I expected to see X-Men spec comics in the top 100, but I was surprised to see that Longshot’s first appearance outdid all the other X-titles, at least for this week.
Still, I can see why collectors would want to get their hands on Longshot #1. We can assume that Marvel Studios will want to distance themselves from Fox’s X-Men movie saga, and incorporating Longshot into the franchise would do just that. He also comes from the Chris Claremont era of the X-Men, and this first solo issue was drawn by the legendary Art Adams. That just makes this issue even more collectible for old school X-fans.
Want to own a 9.8? That high grade has been rising lately. It sports a 90-day FMV of $206, which is up from last year’s $188 average. Unless you are insistent on a 9.8, think about grabbing a 9.6. That grade is averaging $76, which is nearly a third of the 9.8’s price.
If you are looking to add Longshot keys to your collection, don’t overlook X-Men Annual #10. In that issue, Longshot officially joined the X-Men. On a smaller note, it also gave readers their first look at the X-babies.
Here it is – the infamous Rob Liefeld sideways cover.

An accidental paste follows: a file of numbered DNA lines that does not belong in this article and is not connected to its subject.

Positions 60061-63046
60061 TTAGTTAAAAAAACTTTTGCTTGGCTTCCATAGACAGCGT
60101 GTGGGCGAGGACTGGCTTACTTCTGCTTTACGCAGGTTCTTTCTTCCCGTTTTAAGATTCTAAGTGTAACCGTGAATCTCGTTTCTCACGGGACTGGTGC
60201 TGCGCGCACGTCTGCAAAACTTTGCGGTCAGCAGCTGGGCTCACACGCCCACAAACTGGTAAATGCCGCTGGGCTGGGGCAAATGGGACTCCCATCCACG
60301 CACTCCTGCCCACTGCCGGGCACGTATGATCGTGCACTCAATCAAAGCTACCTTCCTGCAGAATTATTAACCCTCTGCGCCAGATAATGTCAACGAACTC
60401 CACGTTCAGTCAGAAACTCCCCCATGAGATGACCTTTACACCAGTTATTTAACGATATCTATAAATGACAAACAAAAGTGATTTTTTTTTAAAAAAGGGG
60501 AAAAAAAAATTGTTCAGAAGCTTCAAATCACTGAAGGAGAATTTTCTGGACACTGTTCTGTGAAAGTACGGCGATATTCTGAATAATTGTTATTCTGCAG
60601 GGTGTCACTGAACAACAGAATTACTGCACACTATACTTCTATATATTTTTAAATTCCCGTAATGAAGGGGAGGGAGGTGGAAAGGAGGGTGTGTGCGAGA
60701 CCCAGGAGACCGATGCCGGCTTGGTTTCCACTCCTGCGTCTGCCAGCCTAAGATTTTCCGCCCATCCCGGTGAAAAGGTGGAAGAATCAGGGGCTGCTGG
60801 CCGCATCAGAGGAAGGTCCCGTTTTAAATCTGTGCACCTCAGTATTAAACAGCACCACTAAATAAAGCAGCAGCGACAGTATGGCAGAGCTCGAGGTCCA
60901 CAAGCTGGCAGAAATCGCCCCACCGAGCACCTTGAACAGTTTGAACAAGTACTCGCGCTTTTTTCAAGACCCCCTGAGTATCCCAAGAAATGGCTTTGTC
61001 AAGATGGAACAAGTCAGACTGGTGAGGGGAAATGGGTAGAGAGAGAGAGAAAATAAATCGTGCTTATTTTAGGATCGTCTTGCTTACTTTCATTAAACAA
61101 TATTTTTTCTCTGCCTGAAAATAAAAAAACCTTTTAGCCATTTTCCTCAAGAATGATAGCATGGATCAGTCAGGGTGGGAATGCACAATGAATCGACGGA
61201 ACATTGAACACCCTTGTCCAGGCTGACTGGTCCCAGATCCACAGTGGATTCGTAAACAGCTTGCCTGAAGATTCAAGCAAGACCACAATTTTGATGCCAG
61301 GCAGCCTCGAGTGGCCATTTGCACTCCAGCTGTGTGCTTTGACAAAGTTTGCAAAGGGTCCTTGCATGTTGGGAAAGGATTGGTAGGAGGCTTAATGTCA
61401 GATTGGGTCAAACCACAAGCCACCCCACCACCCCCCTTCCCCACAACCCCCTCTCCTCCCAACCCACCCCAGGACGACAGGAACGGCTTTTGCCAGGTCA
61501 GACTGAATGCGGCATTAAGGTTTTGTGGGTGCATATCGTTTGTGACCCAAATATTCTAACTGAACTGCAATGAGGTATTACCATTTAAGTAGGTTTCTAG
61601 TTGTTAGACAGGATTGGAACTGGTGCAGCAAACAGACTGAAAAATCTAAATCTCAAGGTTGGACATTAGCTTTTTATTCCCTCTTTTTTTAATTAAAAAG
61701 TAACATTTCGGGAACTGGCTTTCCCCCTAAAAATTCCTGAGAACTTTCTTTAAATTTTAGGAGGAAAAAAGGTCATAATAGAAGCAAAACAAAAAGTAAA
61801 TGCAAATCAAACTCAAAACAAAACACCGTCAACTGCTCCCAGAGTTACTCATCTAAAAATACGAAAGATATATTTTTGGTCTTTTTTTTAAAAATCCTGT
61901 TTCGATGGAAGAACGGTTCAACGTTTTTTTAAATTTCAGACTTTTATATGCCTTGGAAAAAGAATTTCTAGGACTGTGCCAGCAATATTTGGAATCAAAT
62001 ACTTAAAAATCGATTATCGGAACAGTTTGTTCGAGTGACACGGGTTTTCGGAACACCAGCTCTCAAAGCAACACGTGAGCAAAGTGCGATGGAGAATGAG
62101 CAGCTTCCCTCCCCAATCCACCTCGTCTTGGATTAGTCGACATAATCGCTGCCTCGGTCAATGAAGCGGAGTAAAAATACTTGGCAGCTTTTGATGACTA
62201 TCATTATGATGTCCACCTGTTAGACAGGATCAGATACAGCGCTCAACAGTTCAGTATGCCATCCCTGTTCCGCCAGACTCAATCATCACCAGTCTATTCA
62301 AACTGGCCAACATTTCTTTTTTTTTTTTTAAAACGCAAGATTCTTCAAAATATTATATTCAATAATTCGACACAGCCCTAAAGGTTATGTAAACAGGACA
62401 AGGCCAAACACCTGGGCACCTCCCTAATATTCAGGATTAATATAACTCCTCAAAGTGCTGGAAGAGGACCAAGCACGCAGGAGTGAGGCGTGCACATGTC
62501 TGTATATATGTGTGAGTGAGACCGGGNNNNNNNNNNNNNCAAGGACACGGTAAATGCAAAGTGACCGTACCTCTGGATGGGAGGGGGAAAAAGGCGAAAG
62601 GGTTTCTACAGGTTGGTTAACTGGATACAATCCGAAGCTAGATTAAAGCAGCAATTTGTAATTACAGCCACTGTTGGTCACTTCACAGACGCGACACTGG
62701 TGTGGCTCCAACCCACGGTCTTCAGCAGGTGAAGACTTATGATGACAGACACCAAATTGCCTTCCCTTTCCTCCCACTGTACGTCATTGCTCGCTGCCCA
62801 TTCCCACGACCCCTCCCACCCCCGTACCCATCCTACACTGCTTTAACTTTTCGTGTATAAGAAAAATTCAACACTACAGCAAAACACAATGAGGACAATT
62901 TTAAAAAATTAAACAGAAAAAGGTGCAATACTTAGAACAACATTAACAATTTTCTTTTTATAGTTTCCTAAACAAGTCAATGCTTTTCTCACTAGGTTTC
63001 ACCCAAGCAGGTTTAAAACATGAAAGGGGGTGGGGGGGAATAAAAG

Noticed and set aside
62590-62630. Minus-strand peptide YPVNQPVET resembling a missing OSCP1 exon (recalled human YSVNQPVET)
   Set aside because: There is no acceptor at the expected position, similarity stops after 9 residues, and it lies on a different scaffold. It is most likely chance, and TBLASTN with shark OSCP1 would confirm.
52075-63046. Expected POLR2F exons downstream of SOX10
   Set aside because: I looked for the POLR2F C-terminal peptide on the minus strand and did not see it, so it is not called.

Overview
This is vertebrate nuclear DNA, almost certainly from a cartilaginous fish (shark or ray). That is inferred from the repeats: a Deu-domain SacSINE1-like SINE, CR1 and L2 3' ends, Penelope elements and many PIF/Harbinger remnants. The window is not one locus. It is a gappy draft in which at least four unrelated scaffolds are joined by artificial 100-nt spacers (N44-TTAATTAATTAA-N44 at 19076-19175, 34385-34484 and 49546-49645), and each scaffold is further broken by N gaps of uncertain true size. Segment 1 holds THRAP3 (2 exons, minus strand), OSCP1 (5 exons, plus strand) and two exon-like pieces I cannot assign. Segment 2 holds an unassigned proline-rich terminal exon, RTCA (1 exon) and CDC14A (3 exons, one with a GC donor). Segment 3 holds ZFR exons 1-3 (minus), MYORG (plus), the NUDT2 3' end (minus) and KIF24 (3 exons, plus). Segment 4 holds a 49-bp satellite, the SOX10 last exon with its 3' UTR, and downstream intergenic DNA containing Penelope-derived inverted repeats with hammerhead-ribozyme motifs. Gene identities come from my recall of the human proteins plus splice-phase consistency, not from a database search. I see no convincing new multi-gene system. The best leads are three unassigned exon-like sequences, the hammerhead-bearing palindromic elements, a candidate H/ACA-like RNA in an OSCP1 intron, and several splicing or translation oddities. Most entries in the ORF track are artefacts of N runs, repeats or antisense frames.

Aside from it being a novelty in that sense, it also is the third appearance of Deadpool and part of an epic crossover with Spider-Man. Todd McFarlane did his own sideways cover in Spider-Man #16. That also happened to be McFarlane’s last artwork for Marvel before co-founding Image Comics.
Say what you will about Liefeld, but I was a huge fan in the early 1990s. I fell in love with his art on those early X-Force issues, pouches and all. Kevin Feige announced that Deadpool 3 has the green light and will retain the series’ R rating. Therefore, it is no wonder that fans were high on DP.
Like most of the early Deadpool and X-Force issues, X-Force #4 is a cheap buy. You can add a 9.8 to your collection for just $42 on average. That means that you can own a near-mint-plus slab for slightly more than the grading and shipping fees. If you want something a bit more special, there are 9.9 grades floating around. The last one sold for $175 in October 2014.
A week after Carnage’s first appearance took a hit in the sales rankings, he came charging back this time around.
Here we have his second full appearance, and it hauled in enough sales to warrant a 977-position move up the rankings. While ASM #362 made the gigantic leap up the Hottest Comics ladder, its predecessor, ASM #361 did well in its own right, climbing back into the top 10 for the first time in weeks.